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How Does Sogefi's (BIT:SO) P/E Compare To Its Industry, After The Share Price Drop?

Simply Wall St

Unfortunately for some shareholders, the Sogefi (BIT:SO) share price has dived 38% in the last thirty days. Indeed the recent decline has arguably caused some bitterness for shareholders who have held through the 51% drop over twelve months.

Assuming nothing else has changed, a lower share price makes a stock more attractive to potential buyers. While the market sentiment towards a stock is very changeable, in the long run, the share price will tend to move in the same direction as earnings per share. The implication here is that long term investors have an opportunity when expectations of a company are too low. Perhaps the simplest way to get a read on investors' expectations of a business is to look at its Price to Earnings Ratio (PE Ratio). A high P/E ratio means that investors have a high expectation about future growth, while a low P/E ratio means they have low expectations about future growth.

Check out our latest analysis for Sogefi

Does Sogefi Have A Relatively High Or Low P/E For Its Industry?

Sogefi's P/E of 16.66 indicates some degree of optimism towards the stock. As you can see below, Sogefi has a higher P/E than the average company (8.5) in the auto components industry.

BIT:SO Price Estimation Relative to Market March 27th 2020

That means that the market expects Sogefi will outperform other companies in its industry. Shareholders are clearly optimistic, but the future is always uncertain. So investors should always consider the P/E ratio alongside other factors, such as whether company directors have been buying shares.

How Growth Rates Impact P/E Ratios

If earnings fall then in the future the 'E' will be lower. That means unless the share price falls, the P/E will increase in a few years. So while a stock may look cheap based on past earnings, it could be expensive based on future earnings.

Sogefi's earnings per share fell by 73% in the last twelve months. But over the longer term (5 years) earnings per share have increased by 6.8%. And EPS is down 18% a year, over the last 3 years. This growth rate might warrant a low P/E ratio.

Remember: P/E Ratios Don't Consider The Balance Sheet

One drawback of using a P/E ratio is that it considers market capitalization, but not the balance sheet. So it won't reflect the advantage of cash, or disadvantage of debt. The exact same company would hypothetically deserve a higher P/E ratio if it had a strong balance sheet, than if it had a weak one with lots of debt, because a cashed up company can spend on growth.

Spending on growth might be good or bad a few years later, but the point is that the P/E ratio does not account for the option (or lack thereof).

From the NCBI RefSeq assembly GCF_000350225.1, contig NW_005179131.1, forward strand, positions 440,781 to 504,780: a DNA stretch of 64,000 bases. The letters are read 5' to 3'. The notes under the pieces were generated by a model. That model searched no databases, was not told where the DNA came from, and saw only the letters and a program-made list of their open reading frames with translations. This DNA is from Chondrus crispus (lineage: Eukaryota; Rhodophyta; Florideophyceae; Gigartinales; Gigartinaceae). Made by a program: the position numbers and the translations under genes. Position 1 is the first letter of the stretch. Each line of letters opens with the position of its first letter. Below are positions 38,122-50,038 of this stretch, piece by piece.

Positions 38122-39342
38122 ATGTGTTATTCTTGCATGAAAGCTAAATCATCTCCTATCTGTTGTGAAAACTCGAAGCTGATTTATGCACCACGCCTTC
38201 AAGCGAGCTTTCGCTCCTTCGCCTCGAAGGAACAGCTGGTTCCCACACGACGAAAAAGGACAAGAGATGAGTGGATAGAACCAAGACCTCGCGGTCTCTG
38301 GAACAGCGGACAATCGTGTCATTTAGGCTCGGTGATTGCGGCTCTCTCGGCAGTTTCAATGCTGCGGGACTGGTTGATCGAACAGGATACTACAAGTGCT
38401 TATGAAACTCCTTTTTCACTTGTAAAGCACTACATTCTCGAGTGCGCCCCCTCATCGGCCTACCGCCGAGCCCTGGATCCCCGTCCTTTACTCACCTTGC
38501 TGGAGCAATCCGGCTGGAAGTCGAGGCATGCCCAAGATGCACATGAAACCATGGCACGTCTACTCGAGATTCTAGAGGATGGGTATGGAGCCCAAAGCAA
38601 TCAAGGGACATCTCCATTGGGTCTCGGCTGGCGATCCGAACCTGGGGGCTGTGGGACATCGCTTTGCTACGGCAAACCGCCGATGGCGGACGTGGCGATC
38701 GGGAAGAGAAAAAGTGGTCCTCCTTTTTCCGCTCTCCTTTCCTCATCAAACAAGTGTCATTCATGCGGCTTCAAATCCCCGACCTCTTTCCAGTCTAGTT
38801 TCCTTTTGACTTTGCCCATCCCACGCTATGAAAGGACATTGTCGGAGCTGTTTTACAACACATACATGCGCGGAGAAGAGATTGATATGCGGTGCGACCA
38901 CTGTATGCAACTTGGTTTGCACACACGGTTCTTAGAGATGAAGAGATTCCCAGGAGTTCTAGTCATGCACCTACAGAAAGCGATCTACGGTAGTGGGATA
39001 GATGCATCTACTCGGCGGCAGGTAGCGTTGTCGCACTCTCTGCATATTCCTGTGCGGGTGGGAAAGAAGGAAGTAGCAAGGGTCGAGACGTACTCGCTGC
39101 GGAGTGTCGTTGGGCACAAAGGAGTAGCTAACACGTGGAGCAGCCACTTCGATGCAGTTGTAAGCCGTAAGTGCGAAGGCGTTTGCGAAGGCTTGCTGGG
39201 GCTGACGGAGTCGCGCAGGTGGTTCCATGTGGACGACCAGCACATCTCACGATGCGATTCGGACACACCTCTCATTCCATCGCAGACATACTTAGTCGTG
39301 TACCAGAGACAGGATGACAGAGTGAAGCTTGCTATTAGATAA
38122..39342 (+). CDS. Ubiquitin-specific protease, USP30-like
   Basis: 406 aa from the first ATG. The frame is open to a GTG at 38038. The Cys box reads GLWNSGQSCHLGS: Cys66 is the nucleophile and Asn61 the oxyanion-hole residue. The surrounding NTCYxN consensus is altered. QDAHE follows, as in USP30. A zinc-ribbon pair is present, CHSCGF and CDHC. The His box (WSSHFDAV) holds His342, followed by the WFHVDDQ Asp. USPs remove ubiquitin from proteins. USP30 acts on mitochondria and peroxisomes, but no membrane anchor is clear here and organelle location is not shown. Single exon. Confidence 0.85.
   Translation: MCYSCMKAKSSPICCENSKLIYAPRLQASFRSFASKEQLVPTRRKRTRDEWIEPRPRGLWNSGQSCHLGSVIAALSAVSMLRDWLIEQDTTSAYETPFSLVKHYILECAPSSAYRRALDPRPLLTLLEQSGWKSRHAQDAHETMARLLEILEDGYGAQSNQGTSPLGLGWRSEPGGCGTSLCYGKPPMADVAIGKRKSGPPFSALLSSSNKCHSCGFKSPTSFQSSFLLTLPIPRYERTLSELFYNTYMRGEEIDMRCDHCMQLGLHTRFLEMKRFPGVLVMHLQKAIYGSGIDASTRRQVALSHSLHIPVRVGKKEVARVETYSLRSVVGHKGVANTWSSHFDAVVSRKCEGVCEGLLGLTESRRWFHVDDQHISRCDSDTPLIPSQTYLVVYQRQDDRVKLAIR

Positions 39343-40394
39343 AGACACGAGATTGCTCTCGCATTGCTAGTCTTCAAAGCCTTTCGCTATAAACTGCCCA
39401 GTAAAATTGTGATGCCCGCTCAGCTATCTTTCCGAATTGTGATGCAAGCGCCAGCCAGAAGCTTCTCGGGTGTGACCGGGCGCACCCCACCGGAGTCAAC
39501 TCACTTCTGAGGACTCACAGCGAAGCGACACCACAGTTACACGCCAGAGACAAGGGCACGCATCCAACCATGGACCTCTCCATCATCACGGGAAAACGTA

Sogefi's Balance Sheet

Sogefi's net debt is considerable, at 286% of its market cap. If you want to compare its P/E ratio to other companies, you must keep in mind that these debt levels would usually warrant a relatively low P/E.

The Bottom Line On Sogefi's P/E Ratio

Sogefi trades on a P/E ratio of 16.7, which is above its market average of 12.9. With significant debt and no EPS growth last year, shareholders are betting on an improvement in earnings from the company. Given Sogefi's P/E ratio has declined from 26.7 to 16.7 in the last month, we know for sure that the market is significantly less confident about the business today, than it was back then. For those who prefer to invest with the flow of momentum, that might be a bad sign, but for a contrarian, it may signal opportunity.

Investors have an opportunity when market expectations about a stock are wrong. If the reality for a company is better than it expects, you can make money by buying and holding for the long term. So this free visual report on analyst forecasts could hold the key to an excellent investment decision.

Of course you might be able to find a better stock than Sogefi. So you may wish to see this free collection of other companies that have grown earnings strongly.

If you spot an error that warrants correction, please contact the editor at editorial-team@simplywallst.com. This article by Simply Wall St is general in nature. It does not constitute a recommendation to buy or sell any stock, and does not take account of your objectives, or your financial situation. Simply Wall St has no position in the stocks mentioned.

We aim to bring you long-term focused research analysis driven by fundamental data. Note that our analysis may not factor in the latest price-sensitive company announcements or qualitative material. Thank you for reading.